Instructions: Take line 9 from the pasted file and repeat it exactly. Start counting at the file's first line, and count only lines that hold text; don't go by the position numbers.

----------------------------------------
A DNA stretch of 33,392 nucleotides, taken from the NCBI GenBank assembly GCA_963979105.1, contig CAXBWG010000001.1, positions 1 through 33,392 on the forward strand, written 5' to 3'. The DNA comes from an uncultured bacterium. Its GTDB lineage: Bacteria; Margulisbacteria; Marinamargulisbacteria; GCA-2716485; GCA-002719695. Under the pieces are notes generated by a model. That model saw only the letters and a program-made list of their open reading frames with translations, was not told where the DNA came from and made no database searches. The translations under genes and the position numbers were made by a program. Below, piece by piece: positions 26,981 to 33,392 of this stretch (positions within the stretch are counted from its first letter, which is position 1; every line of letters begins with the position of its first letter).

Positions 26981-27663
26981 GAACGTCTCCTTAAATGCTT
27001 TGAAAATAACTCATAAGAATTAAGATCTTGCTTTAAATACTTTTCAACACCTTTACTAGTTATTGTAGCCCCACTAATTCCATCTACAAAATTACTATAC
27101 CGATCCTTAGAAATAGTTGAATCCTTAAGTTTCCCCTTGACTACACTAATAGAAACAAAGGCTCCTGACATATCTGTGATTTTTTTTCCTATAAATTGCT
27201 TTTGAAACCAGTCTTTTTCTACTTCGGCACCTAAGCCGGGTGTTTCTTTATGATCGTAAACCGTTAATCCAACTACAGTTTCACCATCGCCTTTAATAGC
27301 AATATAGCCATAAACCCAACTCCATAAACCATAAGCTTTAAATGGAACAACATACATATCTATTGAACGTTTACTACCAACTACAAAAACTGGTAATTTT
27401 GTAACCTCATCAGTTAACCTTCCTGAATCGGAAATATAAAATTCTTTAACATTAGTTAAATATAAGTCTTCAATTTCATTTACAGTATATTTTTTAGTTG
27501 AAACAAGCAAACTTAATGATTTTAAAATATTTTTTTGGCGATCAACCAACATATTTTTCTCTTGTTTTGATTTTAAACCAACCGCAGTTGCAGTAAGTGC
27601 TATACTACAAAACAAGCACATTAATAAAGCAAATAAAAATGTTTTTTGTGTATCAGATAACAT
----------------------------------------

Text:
27501 AAACAAGCAAACTTAATGATTTTAAAATATTTTTTTGGCGATCAACCAACATATTTTTCTCTTGTTTTGATTTTAAACCAACCGCAGTTGCAGTAAGTGC